Apple has disabled jailbreak detection API in iOS less than six months after introducing it. Device management vendors say the reasons for the decision are a mystery, but insist they can use alternatives to discover if an iPhone, iPod touch or iPad has been modified so they can load and modify applications outside of Apple's iTunes-based App Store.
The new API was part of a bundle of mobile device management (MDM) APIs released in June with iOS 4.0. These APIs were available to 3rd-party MDM apps, such as AirWatch or Sybase's Afaria. With new APIs, these servers could access directly a range of features and information in iOS or on the device. But in the 4.2 version, the API intended for detecting jailbreaks has been either removed or disabled.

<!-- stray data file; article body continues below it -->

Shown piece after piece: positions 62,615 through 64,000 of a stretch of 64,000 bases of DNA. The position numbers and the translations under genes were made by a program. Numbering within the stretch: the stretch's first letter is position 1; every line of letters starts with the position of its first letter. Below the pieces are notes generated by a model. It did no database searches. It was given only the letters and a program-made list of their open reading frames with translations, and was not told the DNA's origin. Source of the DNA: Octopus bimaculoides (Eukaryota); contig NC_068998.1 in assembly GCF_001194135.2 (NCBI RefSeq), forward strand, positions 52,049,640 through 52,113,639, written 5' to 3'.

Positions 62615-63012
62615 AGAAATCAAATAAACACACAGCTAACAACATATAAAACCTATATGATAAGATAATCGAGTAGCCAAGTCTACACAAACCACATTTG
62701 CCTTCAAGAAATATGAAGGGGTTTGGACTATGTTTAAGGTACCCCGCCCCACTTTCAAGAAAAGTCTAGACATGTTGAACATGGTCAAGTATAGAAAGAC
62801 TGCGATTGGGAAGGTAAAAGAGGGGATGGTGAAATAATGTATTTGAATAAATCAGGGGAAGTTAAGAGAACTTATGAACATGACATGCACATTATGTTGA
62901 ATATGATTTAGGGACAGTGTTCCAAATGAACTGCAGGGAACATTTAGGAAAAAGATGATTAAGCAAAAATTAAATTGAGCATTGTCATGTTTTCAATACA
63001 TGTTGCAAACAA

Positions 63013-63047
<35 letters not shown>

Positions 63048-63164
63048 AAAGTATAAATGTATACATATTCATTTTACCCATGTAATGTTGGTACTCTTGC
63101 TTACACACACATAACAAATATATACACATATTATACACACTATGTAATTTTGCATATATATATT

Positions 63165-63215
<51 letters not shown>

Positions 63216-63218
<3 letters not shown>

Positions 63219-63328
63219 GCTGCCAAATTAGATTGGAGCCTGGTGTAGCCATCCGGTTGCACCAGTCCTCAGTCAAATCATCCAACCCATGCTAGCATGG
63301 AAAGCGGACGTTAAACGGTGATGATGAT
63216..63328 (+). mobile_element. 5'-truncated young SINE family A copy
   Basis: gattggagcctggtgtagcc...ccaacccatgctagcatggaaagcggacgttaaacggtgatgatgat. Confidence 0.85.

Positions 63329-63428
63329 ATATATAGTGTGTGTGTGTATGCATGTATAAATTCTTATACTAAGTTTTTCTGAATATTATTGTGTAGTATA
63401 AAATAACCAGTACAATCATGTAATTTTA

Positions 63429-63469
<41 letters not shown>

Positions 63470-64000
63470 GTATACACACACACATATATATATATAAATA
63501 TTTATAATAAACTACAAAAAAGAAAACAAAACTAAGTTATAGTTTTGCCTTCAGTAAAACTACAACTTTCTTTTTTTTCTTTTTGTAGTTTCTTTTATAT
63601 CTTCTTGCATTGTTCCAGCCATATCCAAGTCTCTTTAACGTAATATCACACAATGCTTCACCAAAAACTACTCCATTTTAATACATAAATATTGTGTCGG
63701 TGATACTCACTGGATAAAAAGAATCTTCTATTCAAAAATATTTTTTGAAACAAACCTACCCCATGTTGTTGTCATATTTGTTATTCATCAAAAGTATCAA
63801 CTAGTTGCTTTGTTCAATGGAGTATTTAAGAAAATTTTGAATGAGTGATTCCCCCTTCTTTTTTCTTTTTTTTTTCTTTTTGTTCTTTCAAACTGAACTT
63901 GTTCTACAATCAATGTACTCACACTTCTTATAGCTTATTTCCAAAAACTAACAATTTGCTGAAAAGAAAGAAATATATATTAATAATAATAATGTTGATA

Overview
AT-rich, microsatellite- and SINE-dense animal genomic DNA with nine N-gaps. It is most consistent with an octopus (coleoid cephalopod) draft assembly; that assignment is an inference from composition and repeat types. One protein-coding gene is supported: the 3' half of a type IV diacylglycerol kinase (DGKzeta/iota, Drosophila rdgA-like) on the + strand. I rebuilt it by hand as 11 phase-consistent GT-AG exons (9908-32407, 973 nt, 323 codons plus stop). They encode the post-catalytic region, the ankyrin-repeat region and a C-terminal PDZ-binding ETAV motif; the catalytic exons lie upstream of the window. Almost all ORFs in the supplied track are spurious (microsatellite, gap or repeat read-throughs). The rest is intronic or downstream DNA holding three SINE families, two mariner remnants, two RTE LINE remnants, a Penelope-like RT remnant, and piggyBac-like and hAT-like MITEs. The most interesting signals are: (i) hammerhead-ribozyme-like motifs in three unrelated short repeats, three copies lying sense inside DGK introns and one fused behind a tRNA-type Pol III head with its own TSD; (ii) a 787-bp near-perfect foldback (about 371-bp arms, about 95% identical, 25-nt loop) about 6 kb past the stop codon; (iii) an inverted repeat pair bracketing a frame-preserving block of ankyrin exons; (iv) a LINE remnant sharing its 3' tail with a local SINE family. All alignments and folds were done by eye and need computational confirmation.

This detection API let the MDM apps in effect ask the operating system if it had been compromised. Jailbreak exploits typically change a number of operating system files, and exploit one or another low-level OS features to let users directly load their own or 3rd-party apps.
"We used it when it was available, but as an adjunct," says Joe Owen, of Sybase, which offers the Afaria device management software. "I'm not sure what motivated their removing that....I've not had anyone [at enterprise customer sites] talk to me about this API being present or being removed."
In Oct'10, two separate jailbreaks made use of different vulnerabilities uncovered in the iOS boot ROM, for example. Apple warns that jailbreaking voids the device's warranty and could damage the phone.